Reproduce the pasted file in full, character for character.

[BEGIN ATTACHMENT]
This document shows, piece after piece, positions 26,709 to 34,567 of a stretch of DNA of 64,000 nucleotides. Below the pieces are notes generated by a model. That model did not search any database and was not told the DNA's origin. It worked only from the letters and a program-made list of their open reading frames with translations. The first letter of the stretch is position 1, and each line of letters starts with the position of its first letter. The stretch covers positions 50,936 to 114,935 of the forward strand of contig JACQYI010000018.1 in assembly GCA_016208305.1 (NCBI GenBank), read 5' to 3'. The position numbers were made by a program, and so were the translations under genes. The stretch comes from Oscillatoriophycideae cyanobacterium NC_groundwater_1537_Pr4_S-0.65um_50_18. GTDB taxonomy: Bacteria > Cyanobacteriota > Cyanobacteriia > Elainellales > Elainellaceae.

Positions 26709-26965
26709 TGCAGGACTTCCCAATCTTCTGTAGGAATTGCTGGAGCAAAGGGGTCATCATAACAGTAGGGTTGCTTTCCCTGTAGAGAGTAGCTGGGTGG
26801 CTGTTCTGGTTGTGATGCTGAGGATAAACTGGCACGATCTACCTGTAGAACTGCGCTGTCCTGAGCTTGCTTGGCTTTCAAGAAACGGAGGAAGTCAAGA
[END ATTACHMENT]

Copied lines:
This document shows, piece after piece, positions 26,709 to 34,567 of a stretch of DNA of 64,000 nucleotides. Below the pieces are notes generated by a model. That model did not search any database and was not told the DNA's origin. It worked only from the letters and a program-made list of their open reading frames with translations. The first letter of the stretch is position 1, and each line of letters starts with the position of its first letter. The stretch covers positions 50,936 to 114,935 of the forward strand of contig JACQYI010000018.1 in assembly GCA_016208305.1 (NCBI GenBank), read 5' to 3'. The position numbers were made by a program, and so were the translations under genes. The stretch comes from Oscillatoriophycideae cyanobacterium NC_groundwater_1537_Pr4_S-0.65um_50_18. GTDB taxonomy: Bacteria > Cyanobacteriota > Cyanobacteriia > Elainellales > Elainellaceae.

Positions 26709-26965
26709 TGCAGGACTTCCCAATCTTCTGTAGGAATTGCTGGAGCAAAGGGGTCATCATAACAGTAGGGTTGCTTTCCCTGTAGAGAGTAGCTGGGTGG
26801 CTGTTCTGGTTGTGATGCTGAGGATAAACTGGCACGATCTACCTGTAGAACTGCGCTGTCCTGAGCTTGCTTGGCTTTCAAGAAACGGAGGAAGTCAAGA